Chevron accused of Greenwashing: how to avoid this when decarbonizing

By Benedict De Meulemeester

By Benedict De Meulemeester on 18/03/2021

For those among you who just had a shower, let’s start the morning with an article on greenwashing. When discussing decarbonization strategies with companies, this is a word that often pops up. Companies are afraid of being accused of greenwashing. Until now, this was a rather abstract threat. But now, environmental NGOs in the US have filed a complaint against Chevron with the financial authorities, accusing it of misleading investors by greenwashing: Chevron ‘Greenwashing’ Targeted in Complaint Filed With FTC (yahoo.com). That makes the greenwashing threat very concrete.

In decarbonization strategy talks, the catchall ‘greenwashing’ is often used in the same way as the word ‘speculation’ is used in hedging strategy discussions. As everybody has her/his own definition of the term, it can easily be used to settle an issue without conclusive arguments. The issue is that there is no legislation or regulation that defines what decarbonization means. So, yes there are justified complaints against companies claiming to decarbonize when there is no net benefit effect for the environment. This is clearly the case when the carbon-neutral energy that is bought would have been produced anyway, for example, when buying certificates from a 40-year-old hydro power station.

Way back in 2007, this was E&C’s first ever involvement in the buying of energy. Our client, with the most genuine green intentions, bought what was then an available ‘green electricity product’. Basically, they were paying a surplus for adding Guarantees of Origin coming from a Rhone Valley hydro power station built in the 1960s to their standard electricity product. E&C warned them that the net benefit to the environment was zero. But they went ahead. Two weeks later, their marketing manager attended a marketing event. He overheard the marketing managers of the energy supplier laughing that thanks to the green zeal of some of their customers they could now sell their most profitable electricity at an extra price, electricity they would have produced anyway. In my 21 years of advising big companies on energy markets, I have met many people that had very noble intentions regarding sustainability and doing something about climate change. However, left or right, I also ran into companies and people for whom the marketing aspect of greenery was the primary motive and the concern about global warming was somewhere on the bottom of the priority list. So yes, greenwashing is a genuine concern.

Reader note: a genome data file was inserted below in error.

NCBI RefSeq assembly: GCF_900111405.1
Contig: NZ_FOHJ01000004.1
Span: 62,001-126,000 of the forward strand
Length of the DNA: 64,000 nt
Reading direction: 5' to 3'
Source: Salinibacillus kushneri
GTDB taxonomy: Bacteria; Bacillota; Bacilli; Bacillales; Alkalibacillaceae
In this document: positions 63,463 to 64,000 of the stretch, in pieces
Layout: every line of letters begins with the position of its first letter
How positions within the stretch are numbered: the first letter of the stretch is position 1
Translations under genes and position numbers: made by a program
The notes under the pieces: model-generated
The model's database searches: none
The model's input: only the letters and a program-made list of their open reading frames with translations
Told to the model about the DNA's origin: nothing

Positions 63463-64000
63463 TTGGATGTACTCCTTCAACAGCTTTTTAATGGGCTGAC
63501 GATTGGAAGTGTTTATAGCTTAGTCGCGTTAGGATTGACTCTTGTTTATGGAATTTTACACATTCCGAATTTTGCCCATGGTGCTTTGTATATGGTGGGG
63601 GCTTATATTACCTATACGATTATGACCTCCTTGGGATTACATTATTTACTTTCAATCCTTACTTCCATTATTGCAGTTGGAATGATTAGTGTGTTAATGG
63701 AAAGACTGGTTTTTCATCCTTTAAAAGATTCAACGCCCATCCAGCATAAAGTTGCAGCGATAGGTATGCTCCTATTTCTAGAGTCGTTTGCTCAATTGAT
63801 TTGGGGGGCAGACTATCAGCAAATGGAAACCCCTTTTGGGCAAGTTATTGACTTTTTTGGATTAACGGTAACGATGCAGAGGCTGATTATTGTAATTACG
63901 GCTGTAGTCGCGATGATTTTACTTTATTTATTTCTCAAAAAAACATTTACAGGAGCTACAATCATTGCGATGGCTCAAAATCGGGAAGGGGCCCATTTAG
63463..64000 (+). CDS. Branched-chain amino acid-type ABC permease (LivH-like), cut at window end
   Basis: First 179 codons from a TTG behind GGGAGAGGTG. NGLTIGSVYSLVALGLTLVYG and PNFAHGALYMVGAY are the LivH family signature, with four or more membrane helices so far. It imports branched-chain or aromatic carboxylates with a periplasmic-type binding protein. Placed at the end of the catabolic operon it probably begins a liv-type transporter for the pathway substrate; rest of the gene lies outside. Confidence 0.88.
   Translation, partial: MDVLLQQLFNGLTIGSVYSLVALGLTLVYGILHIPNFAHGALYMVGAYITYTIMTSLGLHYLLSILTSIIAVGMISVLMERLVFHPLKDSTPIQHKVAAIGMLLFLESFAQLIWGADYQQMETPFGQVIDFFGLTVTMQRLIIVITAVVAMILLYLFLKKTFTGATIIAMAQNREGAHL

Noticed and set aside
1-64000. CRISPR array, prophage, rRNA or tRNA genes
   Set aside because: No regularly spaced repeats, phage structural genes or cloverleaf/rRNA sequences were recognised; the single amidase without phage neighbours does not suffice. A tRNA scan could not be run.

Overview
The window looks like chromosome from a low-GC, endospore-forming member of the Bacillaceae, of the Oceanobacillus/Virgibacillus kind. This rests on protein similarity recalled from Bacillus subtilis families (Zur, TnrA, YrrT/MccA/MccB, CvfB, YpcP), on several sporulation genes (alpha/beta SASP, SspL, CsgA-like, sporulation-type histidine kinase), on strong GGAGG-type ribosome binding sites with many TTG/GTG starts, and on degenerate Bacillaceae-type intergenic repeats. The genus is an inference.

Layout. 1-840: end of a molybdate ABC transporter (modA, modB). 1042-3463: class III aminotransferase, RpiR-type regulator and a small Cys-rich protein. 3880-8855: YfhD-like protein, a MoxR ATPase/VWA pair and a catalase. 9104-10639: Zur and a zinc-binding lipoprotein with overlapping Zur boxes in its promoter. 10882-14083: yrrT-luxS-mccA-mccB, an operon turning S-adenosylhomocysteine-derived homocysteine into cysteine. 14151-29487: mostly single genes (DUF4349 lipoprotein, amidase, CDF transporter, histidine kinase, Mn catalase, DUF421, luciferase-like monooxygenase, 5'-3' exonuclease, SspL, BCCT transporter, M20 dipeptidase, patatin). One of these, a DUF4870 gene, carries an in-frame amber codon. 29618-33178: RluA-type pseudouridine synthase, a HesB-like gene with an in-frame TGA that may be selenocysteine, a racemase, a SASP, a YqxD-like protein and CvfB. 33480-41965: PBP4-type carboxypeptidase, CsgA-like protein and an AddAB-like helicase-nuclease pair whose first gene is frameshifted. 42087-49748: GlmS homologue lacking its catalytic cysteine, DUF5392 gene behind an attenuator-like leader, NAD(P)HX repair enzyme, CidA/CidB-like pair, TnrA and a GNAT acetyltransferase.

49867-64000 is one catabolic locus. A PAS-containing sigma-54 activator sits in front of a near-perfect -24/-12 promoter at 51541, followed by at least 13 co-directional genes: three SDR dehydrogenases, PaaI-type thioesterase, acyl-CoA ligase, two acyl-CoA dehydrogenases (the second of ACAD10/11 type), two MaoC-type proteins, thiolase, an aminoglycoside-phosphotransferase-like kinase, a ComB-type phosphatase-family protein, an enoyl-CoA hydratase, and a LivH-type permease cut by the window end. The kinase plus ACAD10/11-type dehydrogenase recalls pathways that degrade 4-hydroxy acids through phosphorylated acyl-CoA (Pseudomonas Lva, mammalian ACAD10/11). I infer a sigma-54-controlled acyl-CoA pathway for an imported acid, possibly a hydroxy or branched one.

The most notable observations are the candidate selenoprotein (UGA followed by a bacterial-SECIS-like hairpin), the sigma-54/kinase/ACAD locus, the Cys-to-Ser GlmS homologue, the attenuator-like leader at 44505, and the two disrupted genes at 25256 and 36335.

Greenwashing objections to green electricity products based on Guarantees of Origin or similar instruments, such as RECs or iRECs, have made them much less popular as an instrument for decarbonization. Quite frequently now, I meet with companies that simply brush them aside saying that they will not use them for their decarbonization efforts. They want to decarbonize by using Power Purchase Agreements (PPA) rather than certificates. I think this ignores a few things:

  1. There are now higher quality certificates available that make sure there is a net benefit effect for the environment, for example, by using additionality and making sure that the certificates come from recently built assets.
  2. Buyers of such certificates pay a surplus on top of the electricity price. This means they are making a financial effort to support the development of renewable energy. This isn’t always true for PPAs where often “we expect to make a saving” is a major motive for preferring them over certificates. Therefore, if you look at this through the looking glass of (financial) intentions, then certificates are clearly a more genuine and pure green effort than such PPAs.